Would we have to save individuals of low moral principles if there is far too much good hearted people in the world? Do we have to kill those who are a blessing to this world in order to preserve balance?

    I believe I am misunderstanding your viewpoint, but where lies the inherent good in balance, or rather, how do you define a "Good" balance?

    I think you're missing the point about Talvish's reasoning. He's been alive for so long and subjected to so much evils of the world that his world view became warped and twisted. Worst of all, he assumes that because his power with Aton had not diminished even if he took such actions means that it was all according to Aton's will. Talvish later confesses to you that he was created as a tool, a sword to Aton, and that he never really felt the need to think for himself besides fulfilling the will of Aton. He didn't realize that he had free will and Aton let him have free reign with his power to do with as he pleases. Remember this, Talvish cannot truly empathize with the Knights or any of his descendants because of his origins. He received power and direction from the big man himself and in many ways, is an existence very much similar to the Millitian's in his great power and long life span. His journey of self discovery is a parallel to the Millitian's own adventures. Like the Millitian he was initially given a mandate to protect the world by a deity (Aton for Talvish and Morrighan for the Millitian) and achieved great power as the champions of the gods. Then through out his adventures he would be subjected to trials, loss, and tribulations, much like the Millitian his optimism and outlook would have eroded, leaving his views to be warped. This is why the battle between the Millitian and Talvish was not a duel to the death like other bosses. Talvish was a reflection of the kind of view the Millitian could've come to, both beings capable of both good and evil and how they deal with that. Talvish sought to perfectly balance misery and and happiness while the Millitian choose to pursue happiness in spite of misery.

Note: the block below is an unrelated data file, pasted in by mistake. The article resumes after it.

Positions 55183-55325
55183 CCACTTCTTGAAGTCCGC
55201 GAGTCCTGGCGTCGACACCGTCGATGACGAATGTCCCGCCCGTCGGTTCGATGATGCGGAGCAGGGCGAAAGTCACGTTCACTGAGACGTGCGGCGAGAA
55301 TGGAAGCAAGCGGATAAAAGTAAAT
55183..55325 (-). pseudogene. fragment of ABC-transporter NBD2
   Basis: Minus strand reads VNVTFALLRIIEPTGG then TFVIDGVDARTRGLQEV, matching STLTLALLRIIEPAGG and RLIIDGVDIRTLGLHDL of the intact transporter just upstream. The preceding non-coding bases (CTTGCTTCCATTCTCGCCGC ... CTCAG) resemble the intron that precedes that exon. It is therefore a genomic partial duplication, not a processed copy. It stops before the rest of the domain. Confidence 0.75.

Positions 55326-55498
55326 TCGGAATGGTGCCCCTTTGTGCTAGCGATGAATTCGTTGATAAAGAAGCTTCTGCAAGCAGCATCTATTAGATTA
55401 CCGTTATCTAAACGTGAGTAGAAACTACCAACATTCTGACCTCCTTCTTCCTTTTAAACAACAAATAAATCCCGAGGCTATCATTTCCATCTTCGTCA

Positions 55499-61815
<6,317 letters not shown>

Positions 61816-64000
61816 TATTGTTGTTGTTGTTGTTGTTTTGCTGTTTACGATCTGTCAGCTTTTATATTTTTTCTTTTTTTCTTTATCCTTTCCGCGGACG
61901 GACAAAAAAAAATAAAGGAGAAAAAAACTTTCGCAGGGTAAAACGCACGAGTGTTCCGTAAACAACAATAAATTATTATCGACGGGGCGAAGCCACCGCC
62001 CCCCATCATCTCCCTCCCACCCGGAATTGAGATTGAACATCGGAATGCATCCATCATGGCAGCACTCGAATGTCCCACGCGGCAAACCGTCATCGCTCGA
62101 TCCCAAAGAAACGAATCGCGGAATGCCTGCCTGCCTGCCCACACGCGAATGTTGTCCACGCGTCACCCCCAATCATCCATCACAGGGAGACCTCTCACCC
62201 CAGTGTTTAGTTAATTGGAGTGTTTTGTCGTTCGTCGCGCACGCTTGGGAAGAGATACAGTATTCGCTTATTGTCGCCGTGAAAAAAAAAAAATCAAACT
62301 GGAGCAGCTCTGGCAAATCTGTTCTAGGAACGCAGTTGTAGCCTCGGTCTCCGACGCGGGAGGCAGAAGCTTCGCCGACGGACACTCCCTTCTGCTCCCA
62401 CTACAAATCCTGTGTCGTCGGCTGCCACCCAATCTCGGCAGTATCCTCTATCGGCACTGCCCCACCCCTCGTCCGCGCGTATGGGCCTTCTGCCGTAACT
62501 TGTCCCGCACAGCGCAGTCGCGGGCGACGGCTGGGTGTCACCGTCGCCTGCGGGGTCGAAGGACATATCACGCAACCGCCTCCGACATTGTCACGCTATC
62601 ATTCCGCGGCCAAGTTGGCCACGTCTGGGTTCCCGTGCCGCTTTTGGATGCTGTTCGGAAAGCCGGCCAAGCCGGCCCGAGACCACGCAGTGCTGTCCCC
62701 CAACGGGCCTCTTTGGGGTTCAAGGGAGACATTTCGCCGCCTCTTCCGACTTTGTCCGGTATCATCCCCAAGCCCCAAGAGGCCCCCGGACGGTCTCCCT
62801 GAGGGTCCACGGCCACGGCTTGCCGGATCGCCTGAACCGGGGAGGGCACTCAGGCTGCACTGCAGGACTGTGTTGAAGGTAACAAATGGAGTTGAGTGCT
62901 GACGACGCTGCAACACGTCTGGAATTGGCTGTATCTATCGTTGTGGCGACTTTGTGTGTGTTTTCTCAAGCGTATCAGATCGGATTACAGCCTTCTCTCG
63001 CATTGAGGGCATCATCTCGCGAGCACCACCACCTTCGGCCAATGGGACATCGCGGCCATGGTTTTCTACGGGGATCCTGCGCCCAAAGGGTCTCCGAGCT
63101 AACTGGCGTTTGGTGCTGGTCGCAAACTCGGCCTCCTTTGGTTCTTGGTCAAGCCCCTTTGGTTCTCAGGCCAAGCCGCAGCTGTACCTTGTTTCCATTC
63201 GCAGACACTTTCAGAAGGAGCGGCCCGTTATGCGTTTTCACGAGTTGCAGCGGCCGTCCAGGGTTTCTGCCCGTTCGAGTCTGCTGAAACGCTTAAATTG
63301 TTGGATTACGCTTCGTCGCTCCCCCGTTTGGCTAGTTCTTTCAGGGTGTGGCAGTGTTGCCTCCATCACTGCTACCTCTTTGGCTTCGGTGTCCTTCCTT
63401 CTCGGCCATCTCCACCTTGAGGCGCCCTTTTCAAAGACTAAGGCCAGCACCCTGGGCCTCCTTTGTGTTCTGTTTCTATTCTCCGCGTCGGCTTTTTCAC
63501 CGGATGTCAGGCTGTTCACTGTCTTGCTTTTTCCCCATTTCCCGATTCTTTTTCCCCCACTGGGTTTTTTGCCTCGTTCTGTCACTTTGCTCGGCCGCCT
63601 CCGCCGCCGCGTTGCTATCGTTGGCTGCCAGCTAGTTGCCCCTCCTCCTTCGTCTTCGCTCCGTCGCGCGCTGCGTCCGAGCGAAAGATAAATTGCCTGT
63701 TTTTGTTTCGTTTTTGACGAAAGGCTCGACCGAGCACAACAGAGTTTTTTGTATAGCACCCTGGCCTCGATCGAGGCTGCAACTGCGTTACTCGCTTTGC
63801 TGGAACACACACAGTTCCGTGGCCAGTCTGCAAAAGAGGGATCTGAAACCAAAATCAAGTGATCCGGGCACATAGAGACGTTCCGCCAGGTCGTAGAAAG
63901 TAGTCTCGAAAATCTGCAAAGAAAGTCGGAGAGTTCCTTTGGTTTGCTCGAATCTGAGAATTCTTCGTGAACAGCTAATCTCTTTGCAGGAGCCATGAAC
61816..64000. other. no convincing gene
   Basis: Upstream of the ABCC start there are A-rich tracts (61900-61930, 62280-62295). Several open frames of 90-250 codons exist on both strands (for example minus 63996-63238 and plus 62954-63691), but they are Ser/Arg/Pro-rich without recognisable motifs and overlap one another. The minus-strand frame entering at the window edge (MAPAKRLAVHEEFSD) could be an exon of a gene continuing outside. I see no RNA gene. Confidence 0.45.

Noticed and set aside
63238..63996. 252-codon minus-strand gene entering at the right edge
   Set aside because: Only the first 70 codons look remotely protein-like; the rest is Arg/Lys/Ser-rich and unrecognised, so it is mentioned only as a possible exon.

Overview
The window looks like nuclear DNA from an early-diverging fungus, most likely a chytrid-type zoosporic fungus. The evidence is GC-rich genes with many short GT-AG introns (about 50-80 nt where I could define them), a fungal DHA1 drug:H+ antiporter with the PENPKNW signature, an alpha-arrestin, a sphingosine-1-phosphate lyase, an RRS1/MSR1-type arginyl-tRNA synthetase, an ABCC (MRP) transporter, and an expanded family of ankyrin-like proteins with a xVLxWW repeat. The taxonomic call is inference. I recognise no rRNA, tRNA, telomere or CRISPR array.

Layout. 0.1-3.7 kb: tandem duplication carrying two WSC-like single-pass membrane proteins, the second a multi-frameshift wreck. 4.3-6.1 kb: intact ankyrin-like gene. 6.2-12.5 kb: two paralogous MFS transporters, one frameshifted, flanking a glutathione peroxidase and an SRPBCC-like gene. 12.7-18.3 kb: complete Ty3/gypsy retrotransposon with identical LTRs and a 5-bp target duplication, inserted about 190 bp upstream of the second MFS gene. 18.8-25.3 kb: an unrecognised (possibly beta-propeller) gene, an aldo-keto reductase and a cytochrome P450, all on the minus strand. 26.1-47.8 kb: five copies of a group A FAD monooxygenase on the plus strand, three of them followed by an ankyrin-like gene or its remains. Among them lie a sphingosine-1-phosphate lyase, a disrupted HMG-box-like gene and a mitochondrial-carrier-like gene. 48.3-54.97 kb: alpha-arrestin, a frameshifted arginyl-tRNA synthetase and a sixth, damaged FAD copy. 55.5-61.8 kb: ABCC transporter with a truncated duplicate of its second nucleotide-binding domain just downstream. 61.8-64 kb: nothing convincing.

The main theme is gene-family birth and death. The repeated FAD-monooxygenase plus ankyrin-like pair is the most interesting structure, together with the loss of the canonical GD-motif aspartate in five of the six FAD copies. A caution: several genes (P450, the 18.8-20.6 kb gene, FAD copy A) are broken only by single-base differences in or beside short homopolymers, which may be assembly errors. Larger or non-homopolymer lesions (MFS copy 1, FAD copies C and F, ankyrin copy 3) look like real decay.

When the Millitian obtained Divinity as well, Talvish realized something. He was wrong, all the atrocities he committed was not in the will of Aton, it was his own. The Millitian wielding both out worldly power and Erinn's power while having a completely different goal and mindset showed him that Aton's will was not as imposed on him as he thought. He broke off the the fight because he was reconciling with the fact he followed his own will, and that he didn't like what he became in that pursuit. This is why he leaves at the end, with the knowledge that he has his own will, he left to find himself, to build himself again, something that HE wants to be rather than the expectations of a Aton that has long since let him reign.

    This is why I still enjoy Talvish as a character and I can't hate him at all. He did what he thought was the will of his God and when the world view shattered, he was able to stop before going too far and look at his mistakes and is taking steps to correct them.

    Yorozuya
  • WeepingJesterWeepingJester
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    GTCvActium wrote: »

    Talvish later confesses to you that he was created as a tool, a sword to Aton, and that he never really felt the need to think for himself besides fulfilling the will of Aton.

    Once a tool, always a tool. That is until you decide to stop being one.

    No, I actually loved Talvish and Altam here, but I am getting REAL tired of this "Balance is great'" or "Balance is needed" ideal. It sounds nice because of connotations, but it is akin the the "natural is better" fallacy; one is assuming a trait is inherently good in of itself, and arguing everything the trait encompasses as being better.